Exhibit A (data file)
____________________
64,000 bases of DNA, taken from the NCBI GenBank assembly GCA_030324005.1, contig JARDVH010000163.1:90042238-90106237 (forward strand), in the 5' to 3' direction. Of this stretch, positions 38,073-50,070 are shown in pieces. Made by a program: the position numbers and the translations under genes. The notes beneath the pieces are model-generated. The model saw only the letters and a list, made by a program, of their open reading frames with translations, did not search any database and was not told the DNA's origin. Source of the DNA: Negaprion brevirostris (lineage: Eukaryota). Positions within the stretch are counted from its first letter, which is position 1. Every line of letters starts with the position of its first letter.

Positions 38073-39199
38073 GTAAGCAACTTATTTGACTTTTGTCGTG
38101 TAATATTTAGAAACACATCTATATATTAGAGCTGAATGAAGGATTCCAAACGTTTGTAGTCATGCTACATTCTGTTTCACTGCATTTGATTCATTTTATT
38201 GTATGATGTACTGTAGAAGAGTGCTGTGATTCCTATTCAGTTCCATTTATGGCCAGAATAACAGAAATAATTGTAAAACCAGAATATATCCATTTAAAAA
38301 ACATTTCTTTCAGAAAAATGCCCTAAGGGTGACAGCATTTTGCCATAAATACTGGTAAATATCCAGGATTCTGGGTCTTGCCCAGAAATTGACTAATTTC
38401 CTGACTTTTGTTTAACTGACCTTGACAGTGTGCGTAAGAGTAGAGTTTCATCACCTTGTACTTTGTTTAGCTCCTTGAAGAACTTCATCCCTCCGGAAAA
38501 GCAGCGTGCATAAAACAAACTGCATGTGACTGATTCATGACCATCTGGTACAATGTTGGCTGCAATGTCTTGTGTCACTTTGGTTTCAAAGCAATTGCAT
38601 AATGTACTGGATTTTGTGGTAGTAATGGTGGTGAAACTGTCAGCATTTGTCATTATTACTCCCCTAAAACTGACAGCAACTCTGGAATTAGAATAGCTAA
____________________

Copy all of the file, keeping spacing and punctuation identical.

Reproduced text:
64,000 bases of DNA, taken from the NCBI GenBank assembly GCA_030324005.1, contig JARDVH010000163.1:90042238-90106237 (forward strand), in the 5' to 3' direction. Of this stretch, positions 38,073-50,070 are shown in pieces. Made by a program: the position numbers and the translations under genes. The notes beneath the pieces are model-generated. The model saw only the letters and a list, made by a program, of their open reading frames with translations, did not search any database and was not told the DNA's origin. Source of the DNA: Negaprion brevirostris (lineage: Eukaryota). Positions within the stretch are counted from its first letter, which is position 1. Every line of letters starts with the position of its first letter.

Positions 38073-39199
38073 GTAAGCAACTTATTTGACTTTTGTCGTG
38101 TAATATTTAGAAACACATCTATATATTAGAGCTGAATGAAGGATTCCAAACGTTTGTAGTCATGCTACATTCTGTTTCACTGCATTTGATTCATTTTATT
38201 GTATGATGTACTGTAGAAGAGTGCTGTGATTCCTATTCAGTTCCATTTATGGCCAGAATAACAGAAATAATTGTAAAACCAGAATATATCCATTTAAAAA
38301 ACATTTCTTTCAGAAAAATGCCCTAAGGGTGACAGCATTTTGCCATAAATACTGGTAAATATCCAGGATTCTGGGTCTTGCCCAGAAATTGACTAATTTC
38401 CTGACTTTTGTTTAACTGACCTTGACAGTGTGCGTAAGAGTAGAGTTTCATCACCTTGTACTTTGTTTAGCTCCTTGAAGAACTTCATCCCTCCGGAAAA
38501 GCAGCGTGCATAAAACAAACTGCATGTGACTGATTCATGACCATCTGGTACAATGTTGGCTGCAATGTCTTGTGTCACTTTGGTTTCAAAGCAATTGCAT
38601 AATGTACTGGATTTTGTGGTAGTAATGGTGGTGAAACTGTCAGCATTTGTCATTATTACTCCCCTAAAACTGACAGCAACTCTGGAATTAGAATAGCTAA